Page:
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The BBC's James Reynolds in Santiago
"The appeal court in Santiago wil now hold a hearing"
 real 56k

Wednesday, 6 December, 2000, 06:10 GMT
Army demands say in Pinochet case
Anti-Pinochet demonstration
Pinochet's opponents applauded the detention order
Military commanders in Chile have demanded a say in political discussions following a judge's decision to arrest the former military ruler General Augusto Pinochet.

President Ricardo Lagos met the heads of the armed forces on Tuesday, talks which Defence Minister Mario Fernandez described as frank and constructive.

Ricardo Lagos
Lagos: General's fate in the hands of the judiciary
The military asked Mr Lagos to convene the National Security Council, a body giving the armed forces a political say during moments of national crisis.

The president will decide later on Wednesday whether to grant their request, but so far, he has maintained that General Pinochet's fate is a matter for the courts.

The detention order against General Pinochet was issued on Friday by Judge Juan Guzman, who is investigating General Pinochet's involvement in more than 70 abductions and murders carried out by a military squad known as the "Caravan of Death" in 1973.

But on Tuesday, the appeals court in Santiago suspended the order while it rules on the legality of the charges against him.

The general's defence team argues that he should first be allowed to undergo medical tests to see if he is fit to stand trial.

Military concerned

The heads of the armed forces believe the moves to prosecute the general threaten peace and tranquility in Chile.

El Mercurio newspaper quoted Mr Lagos as saying there were "concerns" about the general's arrest but that his fate lay in the hands of the judiciary and the appeals procedure.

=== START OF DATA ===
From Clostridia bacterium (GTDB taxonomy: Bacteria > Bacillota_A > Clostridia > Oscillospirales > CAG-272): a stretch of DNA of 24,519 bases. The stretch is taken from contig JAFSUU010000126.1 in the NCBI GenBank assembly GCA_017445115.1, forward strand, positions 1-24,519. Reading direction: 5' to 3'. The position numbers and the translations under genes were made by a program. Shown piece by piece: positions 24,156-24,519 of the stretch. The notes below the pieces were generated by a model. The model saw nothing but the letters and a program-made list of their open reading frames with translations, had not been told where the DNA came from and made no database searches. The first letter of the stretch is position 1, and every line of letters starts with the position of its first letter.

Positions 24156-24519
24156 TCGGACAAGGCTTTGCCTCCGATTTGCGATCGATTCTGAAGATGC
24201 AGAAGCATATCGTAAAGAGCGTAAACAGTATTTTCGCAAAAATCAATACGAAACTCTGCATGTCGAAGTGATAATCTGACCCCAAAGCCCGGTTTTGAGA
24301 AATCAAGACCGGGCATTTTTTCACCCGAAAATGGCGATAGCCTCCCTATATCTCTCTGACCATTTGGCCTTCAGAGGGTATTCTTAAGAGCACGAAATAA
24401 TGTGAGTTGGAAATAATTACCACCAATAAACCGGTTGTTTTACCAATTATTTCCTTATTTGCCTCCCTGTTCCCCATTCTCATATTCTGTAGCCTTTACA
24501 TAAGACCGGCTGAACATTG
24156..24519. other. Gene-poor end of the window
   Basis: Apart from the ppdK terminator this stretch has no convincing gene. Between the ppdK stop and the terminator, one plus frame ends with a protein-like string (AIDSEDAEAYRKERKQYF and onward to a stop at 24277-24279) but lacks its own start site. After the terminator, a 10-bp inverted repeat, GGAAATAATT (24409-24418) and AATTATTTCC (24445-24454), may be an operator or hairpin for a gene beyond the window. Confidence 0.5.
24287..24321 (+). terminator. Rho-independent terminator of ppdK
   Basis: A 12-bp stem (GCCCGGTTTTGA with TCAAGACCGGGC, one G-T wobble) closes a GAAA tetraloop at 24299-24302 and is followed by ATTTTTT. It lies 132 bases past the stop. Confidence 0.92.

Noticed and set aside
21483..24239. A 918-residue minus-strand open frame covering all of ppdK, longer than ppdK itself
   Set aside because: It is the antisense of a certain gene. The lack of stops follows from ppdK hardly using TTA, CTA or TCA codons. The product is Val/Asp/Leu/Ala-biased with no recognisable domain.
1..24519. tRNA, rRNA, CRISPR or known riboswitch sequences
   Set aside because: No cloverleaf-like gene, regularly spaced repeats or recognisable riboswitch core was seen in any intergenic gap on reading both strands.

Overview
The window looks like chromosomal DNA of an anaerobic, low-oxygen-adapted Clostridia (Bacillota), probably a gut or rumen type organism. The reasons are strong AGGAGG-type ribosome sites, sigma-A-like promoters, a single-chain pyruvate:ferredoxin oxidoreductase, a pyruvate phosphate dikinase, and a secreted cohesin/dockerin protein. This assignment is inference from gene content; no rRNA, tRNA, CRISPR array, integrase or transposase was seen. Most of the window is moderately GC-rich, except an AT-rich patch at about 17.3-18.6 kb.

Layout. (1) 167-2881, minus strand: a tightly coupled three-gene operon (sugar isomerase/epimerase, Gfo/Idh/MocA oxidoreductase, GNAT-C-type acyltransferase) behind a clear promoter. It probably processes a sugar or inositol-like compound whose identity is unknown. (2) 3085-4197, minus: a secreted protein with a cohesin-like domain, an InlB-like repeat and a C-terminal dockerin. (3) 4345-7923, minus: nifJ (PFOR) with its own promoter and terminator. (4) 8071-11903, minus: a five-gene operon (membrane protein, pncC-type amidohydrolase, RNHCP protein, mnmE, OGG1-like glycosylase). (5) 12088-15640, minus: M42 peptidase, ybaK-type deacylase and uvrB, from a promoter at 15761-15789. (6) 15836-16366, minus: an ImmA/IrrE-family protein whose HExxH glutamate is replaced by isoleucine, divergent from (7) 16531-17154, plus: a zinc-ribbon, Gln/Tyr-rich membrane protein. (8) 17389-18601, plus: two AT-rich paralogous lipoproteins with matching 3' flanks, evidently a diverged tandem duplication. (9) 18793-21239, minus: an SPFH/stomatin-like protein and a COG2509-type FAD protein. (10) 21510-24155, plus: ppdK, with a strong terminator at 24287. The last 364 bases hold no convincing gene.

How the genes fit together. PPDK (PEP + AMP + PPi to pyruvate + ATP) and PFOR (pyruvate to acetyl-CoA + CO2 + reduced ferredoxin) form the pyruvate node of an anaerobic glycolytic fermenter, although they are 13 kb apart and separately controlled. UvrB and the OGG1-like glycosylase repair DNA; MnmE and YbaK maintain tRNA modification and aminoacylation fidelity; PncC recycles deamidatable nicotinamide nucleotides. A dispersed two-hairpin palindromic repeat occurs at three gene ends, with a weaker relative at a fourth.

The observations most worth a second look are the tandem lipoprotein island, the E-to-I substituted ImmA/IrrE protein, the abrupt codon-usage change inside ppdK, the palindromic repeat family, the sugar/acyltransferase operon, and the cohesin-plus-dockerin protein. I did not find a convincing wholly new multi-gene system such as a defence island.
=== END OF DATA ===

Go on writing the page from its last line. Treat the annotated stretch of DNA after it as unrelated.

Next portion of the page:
Pinochet supporter
The general's supporters say he is too ill to stand trial

According to Interior Minister Jose Miguel Insulza, a request for a session of the National Security Council by army commander-in-chief General Ricardo Izurieta was not likely to be met.

The BBC's James Reynolds in Santiago says General Izurieta's comments demonstrate the armed forces' displeasure with the move to arrest General Pinochet, but that it also shows a willingness to stay within the rule of law.

'Unfair' decisions

Human rights activists have celebrated the indictment against General Pinochet, and prosecution lawyers say they will fight any attempt to overturn the decision.

The decision to charge General Pinochet took his lawyers by surprise. They believed the judge would not make a move until the results of the medical tests were known.

Judge Guzman says if medical tests show that the general is fit, he will then interrogate him.

Under Chilean statute, legal action has to end only if the accused is shown to be either insane or suffering from dementia.

In October 1998, police arrested General Pinochet in the UK at the request of a Spanish judge who wanted to try him on charges of torture.

The general spent 503 days in custody before being allowed to return home after Britain ruled he was too old and sick to undergo trial in Spain.

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See also:

04 Dec 00 | Americas
Pinochet increasingly isolated
02 Nov 00 | Americas
Court orders more tests for Pinochet
01 Dec 00 | Americas
Analysis: The Pinochet factor
01 Dec 00 | Americas
Pinochet charged with kidnapping
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